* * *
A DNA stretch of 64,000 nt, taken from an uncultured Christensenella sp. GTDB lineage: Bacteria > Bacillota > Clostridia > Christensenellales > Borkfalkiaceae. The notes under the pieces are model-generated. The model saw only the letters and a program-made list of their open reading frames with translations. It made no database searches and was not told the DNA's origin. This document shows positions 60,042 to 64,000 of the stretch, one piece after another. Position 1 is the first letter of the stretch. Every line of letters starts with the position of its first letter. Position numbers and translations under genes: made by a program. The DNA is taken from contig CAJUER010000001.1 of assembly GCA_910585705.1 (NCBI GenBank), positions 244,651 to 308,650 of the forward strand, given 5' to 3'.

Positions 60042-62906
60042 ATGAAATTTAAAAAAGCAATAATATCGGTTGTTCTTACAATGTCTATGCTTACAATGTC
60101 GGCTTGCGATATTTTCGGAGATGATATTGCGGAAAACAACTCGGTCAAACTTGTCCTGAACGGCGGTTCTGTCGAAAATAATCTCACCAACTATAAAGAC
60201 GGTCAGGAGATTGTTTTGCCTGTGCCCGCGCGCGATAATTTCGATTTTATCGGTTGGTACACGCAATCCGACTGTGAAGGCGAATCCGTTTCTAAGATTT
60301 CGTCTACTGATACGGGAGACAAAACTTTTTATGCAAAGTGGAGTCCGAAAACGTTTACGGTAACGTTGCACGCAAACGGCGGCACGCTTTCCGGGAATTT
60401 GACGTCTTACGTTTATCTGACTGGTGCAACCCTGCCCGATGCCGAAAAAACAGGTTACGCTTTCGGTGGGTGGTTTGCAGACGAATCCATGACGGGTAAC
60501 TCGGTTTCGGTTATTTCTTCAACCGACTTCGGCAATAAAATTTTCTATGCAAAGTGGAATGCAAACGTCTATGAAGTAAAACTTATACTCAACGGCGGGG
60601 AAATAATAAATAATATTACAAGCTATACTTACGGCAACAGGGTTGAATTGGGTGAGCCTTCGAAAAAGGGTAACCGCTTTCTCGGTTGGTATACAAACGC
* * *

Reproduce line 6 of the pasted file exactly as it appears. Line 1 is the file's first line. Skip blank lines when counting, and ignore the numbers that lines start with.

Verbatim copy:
60301 CGTCTACTGATACGGGAGACAAAACTTTTTATGCAAAGTGGAGTCCGAAAACGTTTACGGTAACGTTGCACGCAAACGGCGGCACGCTTTCCGGGAATTT